Newspapers want things to remain the same. Their collective heads have been in the sand for more than a decade when anyone with a reasonable idea of what was happening could see print was dying. Yes, people will lose their jobs. That’s what happens. Digital photography killed Kodak but they have emerged as a different company now after bankruptcy. The same will happen to newspapers. The best content creators will find other avenues to distribute their wares. The total sum of dollars spent on advertising won’t evaporate. It will likely continue to grow, just funneled through other mediums that are responsive to change.
“Next year will mark a major milestone for ad spending, as total digital surpasses TV for the first time, according to eMarketer’s newest quarterly ad spending forecast. In 2017, TV ad spending will total $72.01 billion, or 35.8% of total media ad spending in the US. Meanwhile, total digital ad spending in 2017 will equal $77.37 billion, or 38.4% of total ad spending. – See more at: http://www.emarketer.com/Article/Digital-Ad-Spending-Surpass-TV-Next-Year/1013671#sthash.788sMTNs.dpuf”
So advertising spending is growing year over year… it’s just not going to newspapers. Not a shock. The money is there for those able to get it.
And a great chart here:
Shows that newspaper advertising is expected to shrink from 14% to 10% of total advertising spending by 2018 while digital grows from 25 to 33%.
Facebook and Google are pulling in billions in ad revenue… probably sucking it away from newspaper more than anything.
Radio reporters are an extinct species? I better tell that to Melissa Block and the other NPR folks…
On the local level. Call a local radio station and ask for the news department. There’s no Les Nessman any more.
Still, I exaggerated SLIGHTLY. There is a South Carolina Radio Network that operates out of Columbia and provides content to stations across the state.
But good luck finding a local station with reporters.
I may be in the minority, but I pay for Slate Plus and subscribed to The Atlantic just because I read them so much on Facebook. I am considering adding The Guardian to the mix, too. I am a “Sustaining Star Member” of ETV-Radio, chiefly to support the news…
I started out thinking Doug had missed the boat here – here being the importance of ad revenue to sustain the content production consumers still do, in fact, want.
However I think he is correct, and there is an excellent case study out there for how a content provider/channel can adapt its business model to revolutionary change(s): HBO. Just because newspapers haven’t figured it out doesn’t mean that other media enterprises haven’t overcome similar situations/odds.
Other industries that have died did so as a result of the end demand disappearing. With news this hasn’t happened yet – because consumers still want news. So it’s more like newspapers are in a state of purgatory – enough ad revenue to not die, but not enough business innovation to actually thrive.
And what is the “innovation” that is missing?
And remember — we’re not talking about content or presentation. It’s not that news organizations cover too much of this, or not enough of that. Content and presentation have NOTHING to do with the business model. And if you think that can BECOME the business model — if you think readers and viewers will suddenly start pulling their weight in terms of paying the actual cost of gathering and presenting news — well, good luck to you, sir. They’ve never done so before, and I don’t see any indication that they’re likely to start.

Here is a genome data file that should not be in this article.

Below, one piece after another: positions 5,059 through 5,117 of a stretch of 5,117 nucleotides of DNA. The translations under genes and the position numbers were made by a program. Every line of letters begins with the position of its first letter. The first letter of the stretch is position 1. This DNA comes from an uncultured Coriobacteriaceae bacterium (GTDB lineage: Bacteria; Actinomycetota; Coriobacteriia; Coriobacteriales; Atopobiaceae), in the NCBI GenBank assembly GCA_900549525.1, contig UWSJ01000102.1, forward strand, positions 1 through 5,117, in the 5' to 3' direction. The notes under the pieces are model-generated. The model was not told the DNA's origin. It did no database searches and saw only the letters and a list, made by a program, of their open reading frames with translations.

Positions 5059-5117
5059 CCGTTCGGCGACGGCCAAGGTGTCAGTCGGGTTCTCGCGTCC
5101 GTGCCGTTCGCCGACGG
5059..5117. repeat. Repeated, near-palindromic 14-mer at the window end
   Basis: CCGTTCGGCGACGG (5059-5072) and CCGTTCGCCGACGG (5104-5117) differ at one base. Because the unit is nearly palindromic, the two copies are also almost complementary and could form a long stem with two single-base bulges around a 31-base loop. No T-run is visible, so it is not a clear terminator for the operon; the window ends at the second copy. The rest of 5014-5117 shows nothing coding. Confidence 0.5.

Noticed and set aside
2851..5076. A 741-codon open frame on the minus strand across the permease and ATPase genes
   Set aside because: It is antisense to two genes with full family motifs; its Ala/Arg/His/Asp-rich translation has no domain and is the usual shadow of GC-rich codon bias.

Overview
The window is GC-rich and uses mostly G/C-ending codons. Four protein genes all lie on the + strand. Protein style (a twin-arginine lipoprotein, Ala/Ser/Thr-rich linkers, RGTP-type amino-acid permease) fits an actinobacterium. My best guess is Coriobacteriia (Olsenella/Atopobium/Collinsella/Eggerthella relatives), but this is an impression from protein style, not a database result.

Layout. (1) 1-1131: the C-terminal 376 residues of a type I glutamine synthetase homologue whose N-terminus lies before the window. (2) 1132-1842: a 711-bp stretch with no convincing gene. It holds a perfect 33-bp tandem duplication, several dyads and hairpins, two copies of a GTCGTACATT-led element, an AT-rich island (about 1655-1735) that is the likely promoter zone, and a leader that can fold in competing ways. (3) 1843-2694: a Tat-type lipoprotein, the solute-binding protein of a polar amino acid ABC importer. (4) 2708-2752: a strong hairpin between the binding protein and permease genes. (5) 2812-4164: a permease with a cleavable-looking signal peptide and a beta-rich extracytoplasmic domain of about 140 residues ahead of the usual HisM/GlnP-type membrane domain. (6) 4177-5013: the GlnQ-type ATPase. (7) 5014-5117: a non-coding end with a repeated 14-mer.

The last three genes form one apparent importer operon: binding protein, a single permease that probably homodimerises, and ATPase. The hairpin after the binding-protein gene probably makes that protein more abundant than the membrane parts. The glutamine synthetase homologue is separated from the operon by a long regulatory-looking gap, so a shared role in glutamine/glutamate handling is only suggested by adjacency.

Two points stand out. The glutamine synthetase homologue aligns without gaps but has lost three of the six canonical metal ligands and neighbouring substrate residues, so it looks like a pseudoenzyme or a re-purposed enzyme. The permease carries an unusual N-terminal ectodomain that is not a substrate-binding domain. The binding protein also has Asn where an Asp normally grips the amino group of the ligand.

It would be great if they WOULD.
But… even if they did… that would tempt news organizations to be all about clickbait — anything to drive an interaction. So the content would be all stuff like listicles of hot actresses’ wardrobe malfunctions. And Doug would never, ever get the coverage of the Richland County Recreation Commission that he wants…
The disconnect we had before, with the business propped up by something that had nothing to do with the journalist-reader interaction, made for independence. It freed editors to go after stuff people NEEDED to know, and not just stuff they WANT to see…
I’m already getting the coverage I want. Ron Aiken is doing the work The State should be doing. And I donated to his website to support his efforts.
I’ve paid for content many times when it it’s worth it.
Newspapers are dead. They just haven’t reported it yet. The choice is simple: dwindle away or radical change. I showed the data..advertising dollars are out there to compete for.
Blythewood has two weekly papers and the Free Times seems to be full of ads. They’ve both probably taken away a lot of ad revenue from The State. Niche, low overhead players are fine.
Weekly papers do not have nearly the news windows to fill (although The State’s is ever shrinking, it’s still considerably larger than The Free Times, and FT gets most of its news from The State!)
I watched the video. A lot of snark, a lot of hand wringing. But no suggestion of how to fix the “problem”. Because it is unfixable. Change or die. The only thing that ‘s dying is print journalism. Because it is slow. Because it is resistant to change. Because it is becoming more obvious every day that people want their news in different formats than the print industry is willing to work to offer.
I’m sure the CEO of the llast company selling typewriters moaned about customers using newfangled computers that didn’t require whiteout.
The fix will require someone willing to take a risk. Unfortunately, the majority of newspaper reporters are too close to retirement to do that.
Your newspaper subscription in the “old days” only paid for the paperboy, not all the reporters and editors.
Here’s something that journalists don’t care for — the notion that advertising itself is a kind of news.
People want contest more than ever, and are less likely than ever to pay for it. Ask the music industry about Napster.
Part of the problem is that bean counters trying to keep newspapers going don’t understand the strength of their own product. The first people to get the boot are columnists, political cartoonists, local sports writers, three-dotters, feature photographers and all the others who make your local paper a unique product, providing what you can’t get elsewhere.